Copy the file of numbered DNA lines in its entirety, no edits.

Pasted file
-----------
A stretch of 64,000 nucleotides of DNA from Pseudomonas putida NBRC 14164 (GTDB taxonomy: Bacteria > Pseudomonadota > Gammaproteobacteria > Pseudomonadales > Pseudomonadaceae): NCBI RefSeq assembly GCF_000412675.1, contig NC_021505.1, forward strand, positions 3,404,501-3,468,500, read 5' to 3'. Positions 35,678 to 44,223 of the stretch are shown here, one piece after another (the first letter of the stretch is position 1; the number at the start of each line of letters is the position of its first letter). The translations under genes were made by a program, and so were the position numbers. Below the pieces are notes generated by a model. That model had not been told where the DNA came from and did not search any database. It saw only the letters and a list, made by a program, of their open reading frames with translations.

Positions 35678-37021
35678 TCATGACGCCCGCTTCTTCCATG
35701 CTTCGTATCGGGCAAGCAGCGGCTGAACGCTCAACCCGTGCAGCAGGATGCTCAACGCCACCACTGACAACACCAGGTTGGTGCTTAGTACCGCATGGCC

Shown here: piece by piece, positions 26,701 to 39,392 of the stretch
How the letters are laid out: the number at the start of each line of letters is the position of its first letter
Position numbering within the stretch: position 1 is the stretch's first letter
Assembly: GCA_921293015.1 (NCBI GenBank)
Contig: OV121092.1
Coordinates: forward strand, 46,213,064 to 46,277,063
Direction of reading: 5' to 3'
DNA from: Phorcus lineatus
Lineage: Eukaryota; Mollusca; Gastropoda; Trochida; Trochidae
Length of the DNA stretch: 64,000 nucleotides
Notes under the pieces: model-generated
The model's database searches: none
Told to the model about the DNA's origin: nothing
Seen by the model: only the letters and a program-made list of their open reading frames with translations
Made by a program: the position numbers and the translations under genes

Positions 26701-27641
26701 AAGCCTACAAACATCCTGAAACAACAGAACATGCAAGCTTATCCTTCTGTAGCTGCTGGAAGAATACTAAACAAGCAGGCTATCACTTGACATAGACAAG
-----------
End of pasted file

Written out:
A stretch of 64,000 nucleotides of DNA from Pseudomonas putida NBRC 14164 (GTDB taxonomy: Bacteria > Pseudomonadota > Gammaproteobacteria > Pseudomonadales > Pseudomonadaceae): NCBI RefSeq assembly GCF_000412675.1, contig NC_021505.1, forward strand, positions 3,404,501-3,468,500, read 5' to 3'. Positions 35,678 to 44,223 of the stretch are shown here, one piece after another (the first letter of the stretch is position 1; the number at the start of each line of letters is the position of its first letter). The translations under genes were made by a program, and so were the position numbers. Below the pieces are notes generated by a model. That model had not been told where the DNA came from and did not search any database. It saw only the letters and a list, made by a program, of their open reading frames with translations.

Positions 35678-37021
35678 TCATGACGCCCGCTTCTTCCATG
35701 CTTCGTATCGGGCAAGCAGCGGCTGAACGCTCAACCCGTGCAGCAGGATGCTCAACGCCACCACTGACAACACCAGGTTGGTGCTTAGTACCGCATGGCC

Shown here: piece by piece, positions 26,701 to 39,392 of the stretch
How the letters are laid out: the number at the start of each line of letters is the position of its first letter
Position numbering within the stretch: position 1 is the stretch's first letter
Assembly: GCA_921293015.1 (NCBI GenBank)
Contig: OV121092.1
Coordinates: forward strand, 46,213,064 to 46,277,063
Direction of reading: 5' to 3'
DNA from: Phorcus lineatus
Lineage: Eukaryota; Mollusca; Gastropoda; Trochida; Trochidae
Length of the DNA stretch: 64,000 nucleotides
Notes under the pieces: model-generated
The model's database searches: none
Told to the model about the DNA's origin: nothing
Seen by the model: only the letters and a program-made list of their open reading frames with translations
Made by a program: the position numbers and the translations under genes

Positions 26701-27641
26701 AAGCCTACAAACATCCTGAAACAACAGAACATGCAAGCTTATCCTTCTGTAGCTGCTGGAAGAATACTAAACAAGCAGGCTATCACTTGACATAGACAAG